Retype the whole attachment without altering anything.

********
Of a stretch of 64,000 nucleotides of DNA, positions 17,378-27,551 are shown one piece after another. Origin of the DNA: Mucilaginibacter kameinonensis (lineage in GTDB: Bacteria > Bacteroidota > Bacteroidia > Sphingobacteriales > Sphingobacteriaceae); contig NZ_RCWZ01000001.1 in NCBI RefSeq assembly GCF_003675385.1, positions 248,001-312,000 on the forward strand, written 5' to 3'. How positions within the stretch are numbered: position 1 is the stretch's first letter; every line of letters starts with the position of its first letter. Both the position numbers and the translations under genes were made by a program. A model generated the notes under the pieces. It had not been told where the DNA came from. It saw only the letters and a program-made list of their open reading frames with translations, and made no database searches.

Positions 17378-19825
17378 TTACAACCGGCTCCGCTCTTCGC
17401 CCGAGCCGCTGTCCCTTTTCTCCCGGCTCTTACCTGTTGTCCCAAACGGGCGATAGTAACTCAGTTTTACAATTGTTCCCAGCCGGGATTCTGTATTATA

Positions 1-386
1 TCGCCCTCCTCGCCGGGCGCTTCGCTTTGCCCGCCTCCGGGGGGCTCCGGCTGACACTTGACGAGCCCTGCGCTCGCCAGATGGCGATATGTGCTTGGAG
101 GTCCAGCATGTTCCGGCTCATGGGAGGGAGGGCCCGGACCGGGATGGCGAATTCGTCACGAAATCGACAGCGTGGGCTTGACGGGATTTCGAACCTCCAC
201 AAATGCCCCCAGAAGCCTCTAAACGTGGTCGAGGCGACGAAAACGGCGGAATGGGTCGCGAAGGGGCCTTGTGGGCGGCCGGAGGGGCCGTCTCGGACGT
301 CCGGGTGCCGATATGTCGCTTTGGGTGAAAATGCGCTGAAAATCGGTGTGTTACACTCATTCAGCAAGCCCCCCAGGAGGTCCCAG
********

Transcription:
Of a stretch of 64,000 nucleotides of DNA, positions 17,378-27,551 are shown one piece after another. Origin of the DNA: Mucilaginibacter kameinonensis (lineage in GTDB: Bacteria > Bacteroidota > Bacteroidia > Sphingobacteriales > Sphingobacteriaceae); contig NZ_RCWZ01000001.1 in NCBI RefSeq assembly GCF_003675385.1, positions 248,001-312,000 on the forward strand, written 5' to 3'. How positions within the stretch are numbered: position 1 is the stretch's first letter; every line of letters starts with the position of its first letter. Both the position numbers and the translations under genes were made by a program. A model generated the notes under the pieces. It had not been told where the DNA came from. It saw only the letters and a program-made list of their open reading frames with translations, and made no database searches.

Positions 17378-19825
17378 TTACAACCGGCTCCGCTCTTCGC
17401 CCGAGCCGCTGTCCCTTTTCTCCCGGCTCTTACCTGTTGTCCCAAACGGGCGATAGTAACTCAGTTTTACAATTGTTCCCAGCCGGGATTCTGTATTATA

Positions 1-386
1 TCGCCCTCCTCGCCGGGCGCTTCGCTTTGCCCGCCTCCGGGGGGCTCCGGCTGACACTTGACGAGCCCTGCGCTCGCCAGATGGCGATATGTGCTTGGAG
101 GTCCAGCATGTTCCGGCTCATGGGAGGGAGGGCCCGGACCGGGATGGCGAATTCGTCACGAAATCGACAGCGTGGGCTTGACGGGATTTCGAACCTCCAC
201 AAATGCCCCCAGAAGCCTCTAAACGTGGTCGAGGCGACGAAAACGGCGGAATGGGTCGCGAAGGGGCCTTGTGGGCGGCCGGAGGGGCCGTCTCGGACGT
301 CCGGGTGCCGATATGTCGCTTTGGGTGAAAATGCGCTGAAAATCGGTGTGTTACACTCATTCAGCAAGCCCCCCAGGAGGTCCCAG